Agriculture and Conservation

Agriculture and Conservation: How New Jersey Audubon and Cassaday Farms are Working to Create the Best of Both Worlds

By: Alyssa Bright, NJA Agriculture Stewardship Technician

Farmers across the Garden State are gearing up for another busy season this spring and summer. It is almost time to enjoy delicious sweet corn, tomatoes, blueberries, and asparagus, just to name a few of the crops New Jersey is known for! Now you may be wondering, why is New Jersey known for such a variety of crops? How is a state so small, with annually decreasing amounts of farmable land, able to sustain such high agricultural production and quality? The answer is: conservation.

Farmers are arguably the most important stewards of the land. They care for their soil like no other, tending to its every need, ensuring appropriate nutrient levels are present, tracking watering requirements, and giving soil a rest when it needs a break from production. It is the livelihood of farmers to not only maintain productive soils that provide food for their community, but also to create resilient soils that can withstand the agricultural challenges brought forth by a changing climate and an increasing food demand. How do farmers take on such an important task? More farmers throughout New Jersey and across the nation are adopting agricultural conservation practices that build, protect, and improve soil health and water quality, benefiting the environment and wildlife alike.

Lush field of no-till planted squash in late July
No-till planter cutting and planting through crop residues

Adopting new conservation practices can be a daunting task for a farmer who has been managing their land the same way for decades. New Jersey Audubon is a conservation organization that recognizes a host of natural resource needs in the state, including the importance of conservation in agriculture. New Jersey Audubon has developed an assistance program to help farmers by offsetting the cost and risk associated with adopting those new practices.

New Jersey Audubon’s program is called the Healthy Land and Waters Grant (HLWG), funded by the William Penn Foundation, the National Fish and Wildlife Foundation, and New Jersey Department of Environmental Protection’s water quality restoration grants. The Healthy Land and Waters Grant provides technical assistance to farmers to address soil health, water quality, and wildlife habitat on their working lands. Participants often have an interest in implementing conservation practices such as no-till planting, cover cropping, enhancement of wildlife habitat, and many other restorative practices. Financial assistance is available to those whose land is within defined focal areas based on watersheds of highest conservation importance.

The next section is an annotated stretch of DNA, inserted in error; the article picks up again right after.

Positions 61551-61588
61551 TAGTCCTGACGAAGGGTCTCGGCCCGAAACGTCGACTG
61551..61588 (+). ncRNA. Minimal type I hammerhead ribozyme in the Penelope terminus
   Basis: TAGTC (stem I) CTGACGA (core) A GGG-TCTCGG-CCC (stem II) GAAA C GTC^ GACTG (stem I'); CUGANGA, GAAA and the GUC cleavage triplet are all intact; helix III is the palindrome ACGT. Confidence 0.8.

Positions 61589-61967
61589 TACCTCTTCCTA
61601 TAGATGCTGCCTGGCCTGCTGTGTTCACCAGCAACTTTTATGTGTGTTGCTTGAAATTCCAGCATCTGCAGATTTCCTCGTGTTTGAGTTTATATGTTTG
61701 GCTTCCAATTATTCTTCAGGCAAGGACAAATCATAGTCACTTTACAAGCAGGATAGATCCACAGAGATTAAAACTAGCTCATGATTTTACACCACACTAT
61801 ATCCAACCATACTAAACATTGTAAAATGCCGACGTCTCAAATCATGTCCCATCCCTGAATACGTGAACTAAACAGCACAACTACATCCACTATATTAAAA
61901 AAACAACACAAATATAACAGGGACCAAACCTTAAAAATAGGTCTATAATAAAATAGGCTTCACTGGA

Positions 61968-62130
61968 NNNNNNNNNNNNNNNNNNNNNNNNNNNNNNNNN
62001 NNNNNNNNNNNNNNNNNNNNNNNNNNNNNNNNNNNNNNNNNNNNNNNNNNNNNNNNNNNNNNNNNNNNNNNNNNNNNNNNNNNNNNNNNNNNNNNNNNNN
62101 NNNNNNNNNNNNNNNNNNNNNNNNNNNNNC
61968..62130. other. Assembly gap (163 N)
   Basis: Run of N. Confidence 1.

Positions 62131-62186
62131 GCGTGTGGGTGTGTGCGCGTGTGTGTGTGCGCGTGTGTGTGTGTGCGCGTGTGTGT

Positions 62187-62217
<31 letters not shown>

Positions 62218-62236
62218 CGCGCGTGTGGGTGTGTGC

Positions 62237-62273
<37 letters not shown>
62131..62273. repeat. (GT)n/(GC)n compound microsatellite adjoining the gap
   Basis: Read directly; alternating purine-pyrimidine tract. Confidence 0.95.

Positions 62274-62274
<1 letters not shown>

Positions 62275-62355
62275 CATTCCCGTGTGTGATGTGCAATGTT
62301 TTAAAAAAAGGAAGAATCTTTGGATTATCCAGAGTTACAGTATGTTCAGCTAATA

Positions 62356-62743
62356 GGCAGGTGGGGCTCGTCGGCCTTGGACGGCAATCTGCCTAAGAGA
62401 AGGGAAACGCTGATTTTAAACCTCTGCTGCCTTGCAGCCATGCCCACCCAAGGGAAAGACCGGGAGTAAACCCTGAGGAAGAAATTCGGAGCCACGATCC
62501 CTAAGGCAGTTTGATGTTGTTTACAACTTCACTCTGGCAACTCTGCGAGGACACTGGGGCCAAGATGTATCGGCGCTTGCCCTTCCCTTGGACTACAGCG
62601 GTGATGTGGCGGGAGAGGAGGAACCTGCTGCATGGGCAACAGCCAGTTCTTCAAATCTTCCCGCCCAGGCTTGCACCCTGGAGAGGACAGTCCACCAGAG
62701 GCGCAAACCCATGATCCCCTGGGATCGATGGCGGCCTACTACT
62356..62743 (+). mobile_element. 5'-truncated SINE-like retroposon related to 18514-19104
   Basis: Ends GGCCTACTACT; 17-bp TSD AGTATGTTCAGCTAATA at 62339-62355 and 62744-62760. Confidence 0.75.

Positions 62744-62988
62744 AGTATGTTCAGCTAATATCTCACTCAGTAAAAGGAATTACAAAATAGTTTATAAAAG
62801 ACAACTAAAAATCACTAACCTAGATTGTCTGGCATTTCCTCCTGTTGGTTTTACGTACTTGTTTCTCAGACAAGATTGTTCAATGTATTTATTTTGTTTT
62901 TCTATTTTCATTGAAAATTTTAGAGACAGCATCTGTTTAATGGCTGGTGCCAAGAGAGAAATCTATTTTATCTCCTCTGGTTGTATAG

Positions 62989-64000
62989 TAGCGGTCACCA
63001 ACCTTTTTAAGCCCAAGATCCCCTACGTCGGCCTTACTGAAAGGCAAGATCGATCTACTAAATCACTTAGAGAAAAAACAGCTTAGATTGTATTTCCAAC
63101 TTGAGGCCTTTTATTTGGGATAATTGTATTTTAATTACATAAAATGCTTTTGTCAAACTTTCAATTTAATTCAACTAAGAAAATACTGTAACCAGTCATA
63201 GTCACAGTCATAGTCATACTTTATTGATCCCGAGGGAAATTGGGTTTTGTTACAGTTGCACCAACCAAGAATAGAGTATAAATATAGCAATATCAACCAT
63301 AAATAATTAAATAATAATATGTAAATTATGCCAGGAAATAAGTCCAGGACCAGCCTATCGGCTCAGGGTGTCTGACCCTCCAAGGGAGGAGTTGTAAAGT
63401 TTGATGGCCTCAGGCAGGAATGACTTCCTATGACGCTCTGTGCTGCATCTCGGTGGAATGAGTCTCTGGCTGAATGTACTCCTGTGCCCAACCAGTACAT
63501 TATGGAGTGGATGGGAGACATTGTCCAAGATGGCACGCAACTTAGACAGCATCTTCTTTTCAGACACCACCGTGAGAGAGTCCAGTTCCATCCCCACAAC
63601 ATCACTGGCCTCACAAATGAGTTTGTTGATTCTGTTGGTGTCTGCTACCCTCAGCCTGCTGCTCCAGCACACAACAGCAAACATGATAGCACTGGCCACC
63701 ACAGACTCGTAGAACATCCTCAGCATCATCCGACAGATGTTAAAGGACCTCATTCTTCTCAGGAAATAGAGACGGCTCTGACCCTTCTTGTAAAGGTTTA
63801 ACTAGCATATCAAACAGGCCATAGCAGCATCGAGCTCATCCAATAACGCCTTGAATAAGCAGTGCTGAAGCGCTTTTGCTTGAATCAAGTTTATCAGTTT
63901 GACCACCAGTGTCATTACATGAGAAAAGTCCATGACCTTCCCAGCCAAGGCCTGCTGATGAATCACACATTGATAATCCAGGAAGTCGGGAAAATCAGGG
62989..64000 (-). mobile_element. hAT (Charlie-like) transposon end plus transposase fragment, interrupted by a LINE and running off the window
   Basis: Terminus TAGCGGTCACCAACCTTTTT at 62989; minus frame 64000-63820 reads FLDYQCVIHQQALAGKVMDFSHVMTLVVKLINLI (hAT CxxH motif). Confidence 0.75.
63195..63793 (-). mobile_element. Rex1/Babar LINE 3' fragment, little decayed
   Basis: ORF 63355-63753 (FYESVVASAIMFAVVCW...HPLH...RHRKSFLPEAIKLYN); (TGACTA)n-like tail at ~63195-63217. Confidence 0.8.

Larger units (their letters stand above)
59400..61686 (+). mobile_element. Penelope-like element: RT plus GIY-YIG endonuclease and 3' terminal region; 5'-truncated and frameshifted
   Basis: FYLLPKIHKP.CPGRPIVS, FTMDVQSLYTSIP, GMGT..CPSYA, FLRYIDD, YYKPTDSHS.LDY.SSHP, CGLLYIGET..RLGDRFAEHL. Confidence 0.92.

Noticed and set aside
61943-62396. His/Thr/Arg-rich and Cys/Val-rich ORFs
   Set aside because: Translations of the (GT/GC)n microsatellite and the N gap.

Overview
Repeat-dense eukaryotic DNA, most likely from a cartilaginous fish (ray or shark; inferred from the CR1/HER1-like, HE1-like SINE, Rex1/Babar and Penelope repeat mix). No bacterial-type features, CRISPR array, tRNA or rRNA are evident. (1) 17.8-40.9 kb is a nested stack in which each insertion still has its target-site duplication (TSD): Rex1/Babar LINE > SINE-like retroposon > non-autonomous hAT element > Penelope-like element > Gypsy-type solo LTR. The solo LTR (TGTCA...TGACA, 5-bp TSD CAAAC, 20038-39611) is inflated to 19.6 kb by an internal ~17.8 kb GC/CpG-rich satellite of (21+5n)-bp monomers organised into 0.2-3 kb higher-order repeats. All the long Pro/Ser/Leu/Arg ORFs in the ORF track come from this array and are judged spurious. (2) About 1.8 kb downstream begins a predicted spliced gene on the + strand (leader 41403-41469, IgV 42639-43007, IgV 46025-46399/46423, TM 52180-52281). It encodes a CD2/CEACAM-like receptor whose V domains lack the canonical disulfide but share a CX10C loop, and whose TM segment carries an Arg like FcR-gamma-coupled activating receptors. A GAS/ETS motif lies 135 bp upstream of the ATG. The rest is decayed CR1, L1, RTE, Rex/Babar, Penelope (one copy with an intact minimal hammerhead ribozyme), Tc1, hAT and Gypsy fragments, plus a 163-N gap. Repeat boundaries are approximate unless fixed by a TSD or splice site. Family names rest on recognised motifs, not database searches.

Cody Cassaday of Cassaday Farms and Coastal Orchards is a farmer in Salem County, New Jersey who has partnered with New Jersey Audubon’s Healthy Land and Waters Grant to plant cover crops, utilize no-till planting for cash crops, and create wildlife habitat on his working vegetable fields.

Cover crops are an important conservation practice that benefits the soil. Cover crops can be planted anytime cash crops are not in production, allowing the soil a chance to replenish before the next crop year. Cover crops create biomass, increase organic matter, and add nutrients, they also provide a living root to feed hungry soil microorganisms, and cover the soil throughout the year to protect against erosion, break pest and disease cycles, and so much more! This year, Cody planted rye and tillage radish as his cover crop. Rye is a grass, excellent for creating a thick mat of biomass for erosion protection, and tillage radish produces a deep tap root that is excellent for breaking up soil compaction. The funds Cody received through the Healthy Land and Waters Grant helped him pay for the seed.